Reviews: Deadlands

Deadlands: Battle for Slaughter Gulch review

Deadlands: Battle for Slaughter Gulch is just that: a board game based on the Deadlands RPG. You are given a choice of six factions, and are tasked with taking over the titular town and its Ghost Rock supply. To do that, you have to mine for Ghost Rocks, buy or steal equipment, recruit/arrest/kill the townsfolk, and finish a randomly-chosen main objective or three smaller ones to end the game. Come out on top in points, and Slaughter Gulch is yours!

Each player is given a set of Action Disks, a minimap of the town, and a screen to hide their masterful plotting. Each round, they place down disks for each action they want to perform that round, and once everyone is done, they are revealed at once and performed in building order. While most actions are the same across all parties, each has a few unique abilities. The Agency can "Telegraph" to peek at upcoming cards, the Shamans and Hucksters can research spells, the Mad Scientists can invent Gatling Pistols and the like, etc. Your main tasks are to mine or gamble for Ghost Rocks (the game's currency), which you can then use to buy weapons and other items in the store. You can also recruit NPCs, as long as they are of the same Character Alignment or True Neutral. (Only the Blessed and Mad Scientists can recruit opposing alignments.) You then set out finishing Objective Cards, taking over buildings, and killing your way to the top.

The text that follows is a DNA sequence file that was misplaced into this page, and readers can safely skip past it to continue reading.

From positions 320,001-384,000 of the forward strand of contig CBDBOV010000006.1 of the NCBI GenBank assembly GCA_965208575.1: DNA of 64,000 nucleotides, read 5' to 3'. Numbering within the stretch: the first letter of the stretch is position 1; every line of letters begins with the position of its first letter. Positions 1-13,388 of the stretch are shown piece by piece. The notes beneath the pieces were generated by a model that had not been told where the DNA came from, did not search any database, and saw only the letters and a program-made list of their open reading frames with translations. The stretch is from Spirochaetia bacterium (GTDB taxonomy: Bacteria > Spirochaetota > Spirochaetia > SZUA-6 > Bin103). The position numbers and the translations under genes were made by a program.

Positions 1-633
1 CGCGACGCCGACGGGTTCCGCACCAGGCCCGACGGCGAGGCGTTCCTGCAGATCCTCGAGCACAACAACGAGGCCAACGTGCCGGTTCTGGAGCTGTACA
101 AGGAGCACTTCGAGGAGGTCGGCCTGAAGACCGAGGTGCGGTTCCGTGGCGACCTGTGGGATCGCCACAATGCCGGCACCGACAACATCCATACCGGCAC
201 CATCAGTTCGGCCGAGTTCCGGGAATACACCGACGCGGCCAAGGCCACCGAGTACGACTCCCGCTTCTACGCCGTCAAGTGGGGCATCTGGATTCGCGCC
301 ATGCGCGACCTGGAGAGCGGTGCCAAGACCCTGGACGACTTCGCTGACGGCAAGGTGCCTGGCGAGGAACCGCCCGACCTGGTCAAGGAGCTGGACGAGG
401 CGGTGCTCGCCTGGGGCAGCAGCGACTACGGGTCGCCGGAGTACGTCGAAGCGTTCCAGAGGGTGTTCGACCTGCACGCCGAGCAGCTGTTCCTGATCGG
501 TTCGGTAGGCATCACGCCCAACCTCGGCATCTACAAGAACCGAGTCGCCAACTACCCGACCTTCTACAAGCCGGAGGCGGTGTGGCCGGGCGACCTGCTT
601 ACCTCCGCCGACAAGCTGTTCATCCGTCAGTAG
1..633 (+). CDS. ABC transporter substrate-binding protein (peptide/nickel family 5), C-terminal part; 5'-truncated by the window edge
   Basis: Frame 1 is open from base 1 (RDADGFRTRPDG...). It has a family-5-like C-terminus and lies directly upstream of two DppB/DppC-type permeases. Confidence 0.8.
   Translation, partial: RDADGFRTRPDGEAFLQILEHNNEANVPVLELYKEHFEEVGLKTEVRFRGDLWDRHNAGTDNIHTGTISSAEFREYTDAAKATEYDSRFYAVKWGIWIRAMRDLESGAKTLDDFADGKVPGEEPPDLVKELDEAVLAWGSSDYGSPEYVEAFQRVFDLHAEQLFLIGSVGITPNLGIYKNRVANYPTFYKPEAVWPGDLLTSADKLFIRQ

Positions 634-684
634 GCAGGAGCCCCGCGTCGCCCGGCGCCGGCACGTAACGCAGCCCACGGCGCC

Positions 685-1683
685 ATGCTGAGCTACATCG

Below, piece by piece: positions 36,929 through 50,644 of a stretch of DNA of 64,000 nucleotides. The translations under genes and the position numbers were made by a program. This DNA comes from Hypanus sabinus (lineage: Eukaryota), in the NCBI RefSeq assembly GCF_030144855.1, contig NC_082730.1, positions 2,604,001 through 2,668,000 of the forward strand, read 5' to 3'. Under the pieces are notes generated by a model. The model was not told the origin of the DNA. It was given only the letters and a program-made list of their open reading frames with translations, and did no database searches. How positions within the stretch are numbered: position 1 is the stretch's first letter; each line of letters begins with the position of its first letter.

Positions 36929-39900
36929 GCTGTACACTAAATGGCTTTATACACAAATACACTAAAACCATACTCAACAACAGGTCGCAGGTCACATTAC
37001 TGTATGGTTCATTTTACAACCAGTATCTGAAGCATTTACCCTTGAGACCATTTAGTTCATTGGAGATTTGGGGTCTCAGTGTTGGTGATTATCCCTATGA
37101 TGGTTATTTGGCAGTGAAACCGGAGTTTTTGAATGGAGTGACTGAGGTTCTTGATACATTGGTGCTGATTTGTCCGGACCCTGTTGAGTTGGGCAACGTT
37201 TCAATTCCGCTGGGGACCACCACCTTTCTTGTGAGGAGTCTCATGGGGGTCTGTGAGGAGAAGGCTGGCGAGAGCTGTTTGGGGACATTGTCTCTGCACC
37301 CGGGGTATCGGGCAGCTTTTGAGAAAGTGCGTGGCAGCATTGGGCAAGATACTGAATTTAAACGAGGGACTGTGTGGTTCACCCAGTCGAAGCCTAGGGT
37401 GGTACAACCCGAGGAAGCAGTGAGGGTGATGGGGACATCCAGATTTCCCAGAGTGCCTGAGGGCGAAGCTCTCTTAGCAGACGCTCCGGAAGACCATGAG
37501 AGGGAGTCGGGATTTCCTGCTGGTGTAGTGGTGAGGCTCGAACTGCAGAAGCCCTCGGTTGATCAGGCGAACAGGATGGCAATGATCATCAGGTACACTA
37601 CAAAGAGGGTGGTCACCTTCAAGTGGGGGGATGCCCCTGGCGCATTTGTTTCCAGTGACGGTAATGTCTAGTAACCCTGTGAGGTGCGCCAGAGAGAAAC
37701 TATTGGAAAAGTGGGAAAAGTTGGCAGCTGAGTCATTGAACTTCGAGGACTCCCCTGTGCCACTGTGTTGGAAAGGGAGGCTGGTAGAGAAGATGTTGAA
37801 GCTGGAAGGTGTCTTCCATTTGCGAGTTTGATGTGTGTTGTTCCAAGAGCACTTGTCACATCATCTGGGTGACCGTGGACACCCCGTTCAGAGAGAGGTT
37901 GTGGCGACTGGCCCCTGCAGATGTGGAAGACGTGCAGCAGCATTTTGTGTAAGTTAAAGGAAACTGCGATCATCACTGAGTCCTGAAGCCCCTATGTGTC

While the game is actually pretty fun, it comes with some serious shortcomings. First, the figures are very poorly designed. While great to look at, their bases are way too small, and they'll go flying over at the slightest nudge of the table. Second, some of the Objective Cards are too based on the RNG being generous, especially if it involves Harrowing anyone. And third, the rulebook. Go online, download a fan version, and then burn the bastard. It's ugly, filled with impenetrable walls of text, and barely explains a damn thing; fine in a RPG, not so good in a board game. It also doesn't fill in anything on the Deadlands setting; were it not for this website, I wouldn't even know this was tied into a Pen-and-Paper.

In closing, it's a fun little game, it just needed some more refining before release.